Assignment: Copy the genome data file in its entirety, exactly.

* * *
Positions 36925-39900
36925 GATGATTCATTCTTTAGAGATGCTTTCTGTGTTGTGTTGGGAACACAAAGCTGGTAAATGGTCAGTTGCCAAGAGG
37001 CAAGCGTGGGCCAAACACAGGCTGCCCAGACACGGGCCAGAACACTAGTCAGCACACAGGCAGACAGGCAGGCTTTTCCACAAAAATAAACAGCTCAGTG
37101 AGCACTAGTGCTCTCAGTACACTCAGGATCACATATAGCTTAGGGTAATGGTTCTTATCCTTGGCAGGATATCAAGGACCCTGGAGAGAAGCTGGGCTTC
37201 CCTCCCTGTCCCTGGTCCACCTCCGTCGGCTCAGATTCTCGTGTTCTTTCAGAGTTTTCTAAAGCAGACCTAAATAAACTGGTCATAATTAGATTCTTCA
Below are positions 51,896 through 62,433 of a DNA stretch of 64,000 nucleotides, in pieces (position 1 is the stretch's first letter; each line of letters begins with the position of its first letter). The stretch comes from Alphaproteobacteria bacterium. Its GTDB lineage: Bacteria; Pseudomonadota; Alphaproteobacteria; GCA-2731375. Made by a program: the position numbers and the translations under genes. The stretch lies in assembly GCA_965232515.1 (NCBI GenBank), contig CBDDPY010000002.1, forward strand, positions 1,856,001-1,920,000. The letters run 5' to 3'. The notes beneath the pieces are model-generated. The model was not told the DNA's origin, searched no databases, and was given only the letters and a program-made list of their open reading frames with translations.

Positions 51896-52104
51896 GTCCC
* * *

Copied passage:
Positions 36925-39900
36925 GATGATTCATTCTTTAGAGATGCTTTCTGTGTTGTGTTGGGAACACAAAGCTGGTAAATGGTCAGTTGCCAAGAGG
37001 CAAGCGTGGGCCAAACACAGGCTGCCCAGACACGGGCCAGAACACTAGTCAGCACACAGGCAGACAGGCAGGCTTTTCCACAAAAATAAACAGCTCAGTG
37101 AGCACTAGTGCTCTCAGTACACTCAGGATCACATATAGCTTAGGGTAATGGTTCTTATCCTTGGCAGGATATCAAGGACCCTGGAGAGAAGCTGGGCTTC
37201 CCTCCCTGTCCCTGGTCCACCTCCGTCGGCTCAGATTCTCGTGTTCTTTCAGAGTTTTCTAAAGCAGACCTAAATAAACTGGTCATAATTAGATTCTTCA
Below are positions 51,896 through 62,433 of a DNA stretch of 64,000 nucleotides, in pieces (position 1 is the stretch's first letter; each line of letters begins with the position of its first letter). The stretch comes from Alphaproteobacteria bacterium. Its GTDB lineage: Bacteria; Pseudomonadota; Alphaproteobacteria; GCA-2731375. Made by a program: the position numbers and the translations under genes. The stretch lies in assembly GCA_965232515.1 (NCBI GenBank), contig CBDDPY010000002.1, forward strand, positions 1,856,001-1,920,000. The letters run 5' to 3'. The notes beneath the pieces are model-generated. The model was not told the DNA's origin, searched no databases, and was given only the letters and a program-made list of their open reading frames with translations.

Positions 51896-52104
51896 GTCCC